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First standing desks, then walking desks. Now this?
Productivity seekers intimidated by treadmill desks can now thank the Kickstarter gods for Cubii, an elliptical desk companion. Much like the fitness machine found at your local gym, Cubii is a low-impact way to feel like you’re doing exercise. And, unlike treadmill desks, which can cost upwards of $1,000 and barely fit in a cubicle, Cubii slides right under your desk and retails for $350.
It’s a pretty simple concept: To deter the effects of Sedentary Death Syndrome, just pedal. It comes with an app to track progress. (Of course it does.)
Cubii has received more than $80,000 in funding, exceeding its Kickstarter goal.
Let us count the ways this is absurd.
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First standing desks, then walking desks. Now this?

Productivity seekers intimidated by treadmill desks can now thank the Kickstarter gods for Cubii, an elliptical desk companion. Much like the fitness machine found at your local gym, Cubii is a low-impact way to feel like you’re doing exercise. And, unlike treadmill desks, which can cost upwards of $1,000 and barely fit in a cubicle, Cubii slides right under your desk and retails for $350.

It’s a pretty simple concept: To deter the effects of Sedentary Death Syndrome, just pedal. It comes with an app to track progress. (Of course it does.)

Cubii has received more than $80,000 in funding, exceeding its Kickstarter goal.

Let us count the ways this is absurd.

Read More>

The problem with wearables is that usually people stop wearing them. According to one recent report, one-third of users of activity-tracking wearables, like the Fitbit and the Jawbone, toss their devices aside after just six months.
To overcome this, a small cadre of companies has been furiously working to develop smaller, sleeker, more discreet devices that monitor health and wellness—in the form of temporary tattoos, band-aids, and ingestible pills.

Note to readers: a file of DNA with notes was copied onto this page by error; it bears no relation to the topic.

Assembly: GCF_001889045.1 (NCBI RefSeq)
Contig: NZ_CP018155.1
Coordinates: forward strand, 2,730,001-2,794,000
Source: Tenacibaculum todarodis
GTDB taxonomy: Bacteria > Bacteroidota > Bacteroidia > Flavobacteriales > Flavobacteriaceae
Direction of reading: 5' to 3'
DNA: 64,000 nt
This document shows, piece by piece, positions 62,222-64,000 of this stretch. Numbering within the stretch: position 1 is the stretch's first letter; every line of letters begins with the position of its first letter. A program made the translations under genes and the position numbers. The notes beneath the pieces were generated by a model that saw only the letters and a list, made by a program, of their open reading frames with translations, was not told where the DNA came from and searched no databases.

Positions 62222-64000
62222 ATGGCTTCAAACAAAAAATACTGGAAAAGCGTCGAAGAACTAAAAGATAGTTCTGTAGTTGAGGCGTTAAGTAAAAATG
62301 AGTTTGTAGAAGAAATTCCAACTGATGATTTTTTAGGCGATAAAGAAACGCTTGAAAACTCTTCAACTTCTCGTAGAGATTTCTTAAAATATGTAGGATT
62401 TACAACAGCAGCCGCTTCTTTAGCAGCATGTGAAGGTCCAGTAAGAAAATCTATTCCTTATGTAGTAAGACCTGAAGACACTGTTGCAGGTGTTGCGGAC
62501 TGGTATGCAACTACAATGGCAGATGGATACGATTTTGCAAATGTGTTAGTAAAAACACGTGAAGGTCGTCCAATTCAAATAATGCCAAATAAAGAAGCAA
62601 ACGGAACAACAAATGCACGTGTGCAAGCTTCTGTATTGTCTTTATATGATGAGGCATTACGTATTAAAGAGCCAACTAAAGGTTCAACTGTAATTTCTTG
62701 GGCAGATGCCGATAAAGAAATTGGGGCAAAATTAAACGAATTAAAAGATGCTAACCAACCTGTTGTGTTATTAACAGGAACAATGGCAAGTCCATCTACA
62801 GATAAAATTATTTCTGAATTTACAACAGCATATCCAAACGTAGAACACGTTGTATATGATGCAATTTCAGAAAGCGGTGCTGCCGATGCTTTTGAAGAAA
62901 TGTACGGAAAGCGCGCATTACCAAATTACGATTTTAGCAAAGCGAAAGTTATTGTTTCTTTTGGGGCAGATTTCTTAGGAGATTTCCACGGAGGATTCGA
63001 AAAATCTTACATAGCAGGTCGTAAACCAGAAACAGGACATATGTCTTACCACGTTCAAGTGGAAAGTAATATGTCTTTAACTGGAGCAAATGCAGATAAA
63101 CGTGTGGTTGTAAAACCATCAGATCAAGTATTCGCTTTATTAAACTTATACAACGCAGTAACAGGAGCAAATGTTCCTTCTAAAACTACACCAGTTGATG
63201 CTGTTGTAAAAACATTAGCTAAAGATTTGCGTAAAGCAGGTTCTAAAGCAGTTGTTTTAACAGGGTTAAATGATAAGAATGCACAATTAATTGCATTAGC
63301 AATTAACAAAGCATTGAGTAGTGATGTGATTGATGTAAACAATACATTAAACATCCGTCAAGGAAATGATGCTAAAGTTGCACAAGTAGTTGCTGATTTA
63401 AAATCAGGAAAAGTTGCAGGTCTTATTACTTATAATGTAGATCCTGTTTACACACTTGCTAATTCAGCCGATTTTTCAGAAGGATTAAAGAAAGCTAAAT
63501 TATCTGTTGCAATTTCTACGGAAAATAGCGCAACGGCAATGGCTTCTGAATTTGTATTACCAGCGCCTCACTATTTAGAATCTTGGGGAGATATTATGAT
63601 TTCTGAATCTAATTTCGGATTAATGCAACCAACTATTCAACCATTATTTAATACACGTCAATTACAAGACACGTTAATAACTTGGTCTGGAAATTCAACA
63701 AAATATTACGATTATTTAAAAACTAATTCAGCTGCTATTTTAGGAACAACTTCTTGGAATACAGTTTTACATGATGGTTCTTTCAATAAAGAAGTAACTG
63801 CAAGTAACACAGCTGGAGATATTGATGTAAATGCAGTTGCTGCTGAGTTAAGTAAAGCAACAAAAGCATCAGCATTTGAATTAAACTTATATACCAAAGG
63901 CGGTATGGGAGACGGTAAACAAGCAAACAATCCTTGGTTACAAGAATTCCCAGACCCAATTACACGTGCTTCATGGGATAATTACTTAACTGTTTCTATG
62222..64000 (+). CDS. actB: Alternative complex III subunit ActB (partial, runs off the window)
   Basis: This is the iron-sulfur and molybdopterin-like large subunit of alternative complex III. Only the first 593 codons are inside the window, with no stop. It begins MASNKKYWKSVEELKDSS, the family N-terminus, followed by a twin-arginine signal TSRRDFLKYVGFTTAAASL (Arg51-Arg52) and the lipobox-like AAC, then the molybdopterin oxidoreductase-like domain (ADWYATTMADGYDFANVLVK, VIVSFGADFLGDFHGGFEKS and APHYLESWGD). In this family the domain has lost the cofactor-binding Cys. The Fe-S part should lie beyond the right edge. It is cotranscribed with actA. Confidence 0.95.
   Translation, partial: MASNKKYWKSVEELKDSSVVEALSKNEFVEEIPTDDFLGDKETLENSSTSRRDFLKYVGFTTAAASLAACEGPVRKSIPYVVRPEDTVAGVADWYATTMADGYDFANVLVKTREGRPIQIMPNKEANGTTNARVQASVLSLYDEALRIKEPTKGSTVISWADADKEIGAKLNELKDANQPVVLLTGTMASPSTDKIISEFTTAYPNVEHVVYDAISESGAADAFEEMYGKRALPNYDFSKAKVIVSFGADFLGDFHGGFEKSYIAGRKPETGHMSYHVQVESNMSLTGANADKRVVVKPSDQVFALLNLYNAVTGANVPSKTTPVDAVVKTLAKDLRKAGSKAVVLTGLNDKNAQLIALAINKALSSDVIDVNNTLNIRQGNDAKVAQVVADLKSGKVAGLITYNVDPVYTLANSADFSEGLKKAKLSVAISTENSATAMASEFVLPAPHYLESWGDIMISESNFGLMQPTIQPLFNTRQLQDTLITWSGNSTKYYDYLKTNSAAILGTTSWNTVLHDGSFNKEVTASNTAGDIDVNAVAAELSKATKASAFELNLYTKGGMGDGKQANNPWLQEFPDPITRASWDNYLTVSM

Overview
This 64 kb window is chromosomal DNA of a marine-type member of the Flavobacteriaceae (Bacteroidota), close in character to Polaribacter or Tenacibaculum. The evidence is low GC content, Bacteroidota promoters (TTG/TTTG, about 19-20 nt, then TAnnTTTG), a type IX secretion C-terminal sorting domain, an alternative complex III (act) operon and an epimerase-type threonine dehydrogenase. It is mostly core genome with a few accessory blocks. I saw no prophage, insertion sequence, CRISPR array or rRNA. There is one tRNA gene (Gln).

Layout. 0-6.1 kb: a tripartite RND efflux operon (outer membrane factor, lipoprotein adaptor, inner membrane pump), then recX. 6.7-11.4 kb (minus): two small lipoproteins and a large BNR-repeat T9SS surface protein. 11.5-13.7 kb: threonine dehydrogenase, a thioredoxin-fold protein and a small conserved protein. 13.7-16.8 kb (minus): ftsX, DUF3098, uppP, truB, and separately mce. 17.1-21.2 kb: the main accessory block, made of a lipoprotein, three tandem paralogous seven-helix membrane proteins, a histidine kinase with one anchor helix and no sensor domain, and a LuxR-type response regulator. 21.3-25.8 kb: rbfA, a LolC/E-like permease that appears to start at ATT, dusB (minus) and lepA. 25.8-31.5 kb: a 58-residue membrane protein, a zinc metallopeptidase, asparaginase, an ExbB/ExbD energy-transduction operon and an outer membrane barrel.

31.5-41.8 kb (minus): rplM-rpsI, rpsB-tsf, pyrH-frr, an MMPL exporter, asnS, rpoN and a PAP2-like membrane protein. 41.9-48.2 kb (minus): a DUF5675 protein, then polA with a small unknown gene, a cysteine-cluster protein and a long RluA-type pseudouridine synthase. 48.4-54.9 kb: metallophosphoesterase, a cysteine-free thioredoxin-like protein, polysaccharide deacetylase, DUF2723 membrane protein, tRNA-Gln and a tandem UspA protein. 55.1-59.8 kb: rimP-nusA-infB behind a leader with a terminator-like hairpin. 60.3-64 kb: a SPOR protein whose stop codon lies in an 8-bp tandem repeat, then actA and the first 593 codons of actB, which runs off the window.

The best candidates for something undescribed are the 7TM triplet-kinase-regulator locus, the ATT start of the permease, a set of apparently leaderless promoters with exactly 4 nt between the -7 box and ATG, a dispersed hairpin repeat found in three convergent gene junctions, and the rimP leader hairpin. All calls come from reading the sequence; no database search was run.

Read More>

The problem with wearables is that usually people stop wearing them. According to one recent report, one-third of users of activity-tracking wearables, like the Fitbit and the Jawbone, toss their devices aside after just six months.

To overcome this, a small cadre of companies has been furiously working to develop smaller, sleeker, more discreet devices that monitor health and wellness—in the form of temporary tattoos, band-aids, and ingestible pills.

Read More>

A look at the six most popular newsletters on TinyLetter and what they’re doing right.
So you want to start a newsletter. The medium is having a moment, a phenomenon even the New York Times' esteemed media critic has noticed. The time to jump on the bandwagon, before brands take over and ruin everything, is now.
But how? Fast Company spoke with TinyLetter, the platform of choice for newsletter writers, about what aspiring email tycoons can learn from its most popular emailers.

These are the six most popular and influential personal newsletters, in no particular order, according to TinyLetter’s internal numbers.
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A look at the six most popular newsletters on TinyLetter and what they’re doing right.

So you want to start a newsletter. The medium is having a moment, a phenomenon even the New York Timesesteemed media critic has noticed. The time to jump on the bandwagon, before brands take over and ruin everything, is now.

But how? Fast Company spoke with TinyLetter, the platform of choice for newsletter writers, about what aspiring email tycoons can learn from its most popular emailers.

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These are the six most popular and influential personal newsletters, in no particular order, according to TinyLetter’s internal numbers.

Read More>